I sometimes liken journalism to Bollywood. Its superstars thrive with super payouts while hundreds and thousands struggle below like junior artistes, formerly known as extras. Frontline anchors and hotshot editors, who are increasingly product managers or brand ambassadors, are the glamorous part of the profession. But think of the hapless reporters wandering the streets with cameras and microphones often to get small city stories or tracking rural calamities. Or producers, cameramen, sub-editors and Web managers. Much like the movie world, there is a huge team effort involved in projecting high flyers to the big world out there, but only a few get visible or significant credit.
Yet, many journalists carry on and give their best because they love their jobs — or have to keep them. It is fashionable to slam journalists for running after circulation or television rating points but most journalists do not have a clue on these when they enter the profession. There is no cigarette-packet-style or SEBI-type warning available to say: “Passionate journalism is subject to market risks. Please take a long-term view.” I have tried to knock some sense in my orientation lectures to young journalists or media students on the ups and downs in the profession, but it is a tricky thing to do. It is not desirable to dissuade would-be journalists, nor do I feel it right to encourage them unconditionally in a roller-coaster world. The worst part is that (I have written about this before) they are pretty clueless on their own industry.
Last week, we saw some ugly news on HTN Tiranga TV, the channel started by a firm controlled by the wife of Congress leader and eminent lawyer Kapil Sibal. Since leading journalist Barkha Dutt was among those short-changed (but is otherwise financially well-off), she took up the cause of the sudden termination of employment involving an estimated 200 journalists who rose up in anger over unpaid dues and bad conduct by the company’s owners. Some reports said later the journalists ended their protest after the owners moved to address their concerns.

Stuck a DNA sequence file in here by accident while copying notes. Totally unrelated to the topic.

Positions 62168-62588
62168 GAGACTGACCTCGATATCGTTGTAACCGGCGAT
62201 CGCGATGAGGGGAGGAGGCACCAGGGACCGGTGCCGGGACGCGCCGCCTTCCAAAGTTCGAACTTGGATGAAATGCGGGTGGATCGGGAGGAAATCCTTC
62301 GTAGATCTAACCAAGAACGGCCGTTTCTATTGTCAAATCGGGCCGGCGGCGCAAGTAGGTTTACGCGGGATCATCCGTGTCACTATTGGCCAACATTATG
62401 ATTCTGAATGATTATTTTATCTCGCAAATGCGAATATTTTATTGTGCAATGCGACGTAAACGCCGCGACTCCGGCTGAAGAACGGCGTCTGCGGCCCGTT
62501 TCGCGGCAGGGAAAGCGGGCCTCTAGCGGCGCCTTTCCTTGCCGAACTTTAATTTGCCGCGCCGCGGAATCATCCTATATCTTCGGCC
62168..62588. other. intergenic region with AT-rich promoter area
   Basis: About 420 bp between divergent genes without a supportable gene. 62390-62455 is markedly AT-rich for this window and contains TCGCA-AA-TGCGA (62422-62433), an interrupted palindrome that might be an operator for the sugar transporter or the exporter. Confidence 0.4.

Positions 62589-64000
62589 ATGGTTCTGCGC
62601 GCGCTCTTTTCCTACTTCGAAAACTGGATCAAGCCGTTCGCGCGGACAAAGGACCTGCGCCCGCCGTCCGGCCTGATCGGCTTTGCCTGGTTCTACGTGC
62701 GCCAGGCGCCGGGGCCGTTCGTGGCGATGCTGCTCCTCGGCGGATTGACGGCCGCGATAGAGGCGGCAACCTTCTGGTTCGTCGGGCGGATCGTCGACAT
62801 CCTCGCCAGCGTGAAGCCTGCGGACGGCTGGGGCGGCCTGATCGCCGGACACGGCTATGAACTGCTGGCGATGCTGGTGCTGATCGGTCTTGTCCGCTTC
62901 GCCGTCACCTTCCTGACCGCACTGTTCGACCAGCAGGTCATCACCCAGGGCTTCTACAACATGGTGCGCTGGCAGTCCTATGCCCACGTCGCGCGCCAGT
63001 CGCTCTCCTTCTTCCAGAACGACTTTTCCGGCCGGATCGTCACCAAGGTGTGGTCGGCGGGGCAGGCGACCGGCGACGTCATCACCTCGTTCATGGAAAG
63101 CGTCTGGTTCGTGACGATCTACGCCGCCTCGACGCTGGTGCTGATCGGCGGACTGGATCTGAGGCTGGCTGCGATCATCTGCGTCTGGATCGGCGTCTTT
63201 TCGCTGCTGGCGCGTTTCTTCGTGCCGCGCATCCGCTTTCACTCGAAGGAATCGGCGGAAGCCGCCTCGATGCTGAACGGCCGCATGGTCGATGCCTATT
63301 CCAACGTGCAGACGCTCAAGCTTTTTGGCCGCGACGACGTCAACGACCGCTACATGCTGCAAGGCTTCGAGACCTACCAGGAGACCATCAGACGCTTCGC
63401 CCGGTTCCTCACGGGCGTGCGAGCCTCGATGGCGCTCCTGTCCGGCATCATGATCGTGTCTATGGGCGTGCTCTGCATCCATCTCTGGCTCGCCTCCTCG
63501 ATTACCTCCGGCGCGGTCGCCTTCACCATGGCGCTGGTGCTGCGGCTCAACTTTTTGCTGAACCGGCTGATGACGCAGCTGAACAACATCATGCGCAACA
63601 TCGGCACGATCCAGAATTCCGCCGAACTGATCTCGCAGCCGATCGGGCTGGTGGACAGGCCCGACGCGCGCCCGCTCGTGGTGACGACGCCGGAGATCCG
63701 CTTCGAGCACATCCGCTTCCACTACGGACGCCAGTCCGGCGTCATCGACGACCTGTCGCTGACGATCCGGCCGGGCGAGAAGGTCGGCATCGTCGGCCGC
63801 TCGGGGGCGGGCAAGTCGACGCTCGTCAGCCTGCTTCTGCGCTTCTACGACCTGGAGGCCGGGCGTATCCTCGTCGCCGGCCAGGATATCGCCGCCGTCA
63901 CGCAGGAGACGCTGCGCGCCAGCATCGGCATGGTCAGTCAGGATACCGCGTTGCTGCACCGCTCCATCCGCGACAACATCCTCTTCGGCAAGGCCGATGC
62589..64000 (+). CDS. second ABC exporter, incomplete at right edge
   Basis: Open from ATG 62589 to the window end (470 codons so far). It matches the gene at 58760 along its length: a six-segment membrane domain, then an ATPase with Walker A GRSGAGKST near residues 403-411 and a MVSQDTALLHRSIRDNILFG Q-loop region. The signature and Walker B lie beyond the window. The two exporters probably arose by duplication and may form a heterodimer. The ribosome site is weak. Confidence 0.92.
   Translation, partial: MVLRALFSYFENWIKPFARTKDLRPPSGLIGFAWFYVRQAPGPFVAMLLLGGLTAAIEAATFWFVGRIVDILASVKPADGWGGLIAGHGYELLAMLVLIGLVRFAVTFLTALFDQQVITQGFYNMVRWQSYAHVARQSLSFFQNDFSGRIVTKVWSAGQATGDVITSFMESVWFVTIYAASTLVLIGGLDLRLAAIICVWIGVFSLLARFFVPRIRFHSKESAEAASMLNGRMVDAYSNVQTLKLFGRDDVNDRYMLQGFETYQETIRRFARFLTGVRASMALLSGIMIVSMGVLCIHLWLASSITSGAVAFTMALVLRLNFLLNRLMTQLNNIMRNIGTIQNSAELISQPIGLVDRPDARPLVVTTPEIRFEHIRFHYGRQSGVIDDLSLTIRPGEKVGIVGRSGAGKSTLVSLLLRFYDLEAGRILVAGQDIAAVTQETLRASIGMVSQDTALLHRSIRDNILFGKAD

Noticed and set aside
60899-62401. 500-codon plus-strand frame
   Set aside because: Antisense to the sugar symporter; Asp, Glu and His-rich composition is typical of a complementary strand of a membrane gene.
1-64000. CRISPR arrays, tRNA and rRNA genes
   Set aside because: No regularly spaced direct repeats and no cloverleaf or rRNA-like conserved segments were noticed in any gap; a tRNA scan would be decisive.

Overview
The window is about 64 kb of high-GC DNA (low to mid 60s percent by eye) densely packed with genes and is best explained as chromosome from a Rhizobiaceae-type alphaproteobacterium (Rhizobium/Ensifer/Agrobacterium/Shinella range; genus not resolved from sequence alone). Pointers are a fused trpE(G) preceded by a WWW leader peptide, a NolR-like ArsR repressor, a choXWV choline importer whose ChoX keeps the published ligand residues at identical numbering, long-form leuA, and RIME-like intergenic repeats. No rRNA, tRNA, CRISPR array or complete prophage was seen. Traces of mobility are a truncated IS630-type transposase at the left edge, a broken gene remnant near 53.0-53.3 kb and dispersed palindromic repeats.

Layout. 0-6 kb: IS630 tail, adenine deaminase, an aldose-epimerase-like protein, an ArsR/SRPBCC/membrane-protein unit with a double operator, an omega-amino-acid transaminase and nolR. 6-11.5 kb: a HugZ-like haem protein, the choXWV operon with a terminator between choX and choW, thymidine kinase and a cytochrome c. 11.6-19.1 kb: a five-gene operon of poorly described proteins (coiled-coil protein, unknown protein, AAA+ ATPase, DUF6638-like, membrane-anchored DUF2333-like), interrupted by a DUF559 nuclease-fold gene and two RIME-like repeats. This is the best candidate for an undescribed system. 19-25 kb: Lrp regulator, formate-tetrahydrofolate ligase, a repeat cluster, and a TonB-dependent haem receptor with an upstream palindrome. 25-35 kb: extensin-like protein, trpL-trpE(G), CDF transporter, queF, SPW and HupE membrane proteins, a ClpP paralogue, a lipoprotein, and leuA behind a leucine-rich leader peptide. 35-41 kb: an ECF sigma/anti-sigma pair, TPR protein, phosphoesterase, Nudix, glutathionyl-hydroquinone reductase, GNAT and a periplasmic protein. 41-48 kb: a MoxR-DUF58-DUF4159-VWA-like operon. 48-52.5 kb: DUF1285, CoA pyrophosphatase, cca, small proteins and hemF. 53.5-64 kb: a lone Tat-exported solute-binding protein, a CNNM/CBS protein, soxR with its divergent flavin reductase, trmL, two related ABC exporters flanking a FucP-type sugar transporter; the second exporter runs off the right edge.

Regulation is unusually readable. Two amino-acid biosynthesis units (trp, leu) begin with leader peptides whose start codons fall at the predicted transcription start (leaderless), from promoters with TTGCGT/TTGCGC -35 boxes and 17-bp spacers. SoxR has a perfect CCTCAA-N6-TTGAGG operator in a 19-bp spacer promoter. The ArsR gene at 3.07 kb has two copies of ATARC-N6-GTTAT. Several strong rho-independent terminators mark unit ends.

The turn of events did not surprise me. This is not the first time I have witnessed journalist dreams crumbling. It may not be the last. Like aviation, media is a hot industry for high-profile entrepreneurs and wannabes. But revenues are not easy to earn and costs can be high. Everybody loves the social and political clout that journalism generates but controlling journalists or short-changing them can result in a bad aftertaste in the mouths of wannabe media barons.
I have seen smarter, talented people with journalism still in their hearts and souls move to public relations, corporate affairs or entrepreneurial ventures. I have tried once or twice to consider other options outside journalism because as you grow in the profession, some glass ceilings also look real. Meanwhile, the arrival of digital technologies and the Internet has made serious journalism easier to get into but not so easy to sustain.
I know of no other profession where multiple talents are required to get things done, but professionals are not easily recognised or rewarded because there is a winner-takes-all situation in which hotshot companies and superstar journalists are a few while struggling ventures and labouring professionals are many.
Where does all that leave us? Like love affairs and startups, journalism ventures have a romantic lure. Heartbreaks are part of the process, just like stock market crashes. I did discuss on Twitter with Barkha and a few others prospects of things like crowdfunding to shape new-age media ventures but these are early days.
I do believe it is time for a new class of investors to step in to fund media ventures to end the current mess. Elsewhere, in the clash between IndiGo Airlines founder Rahul Bhatia and his partner Rakesh Gangwal, the latter accused the former of running the company like a paan-ki-dukan (betel leaf shop). If that be so, I would think there are probably dozens of paan-ki-dukan media ventures. I do believe concerned citizens who rant against TRP journalism and paid news should put their money where their mouths are. Not just as readers/viewers but as investors.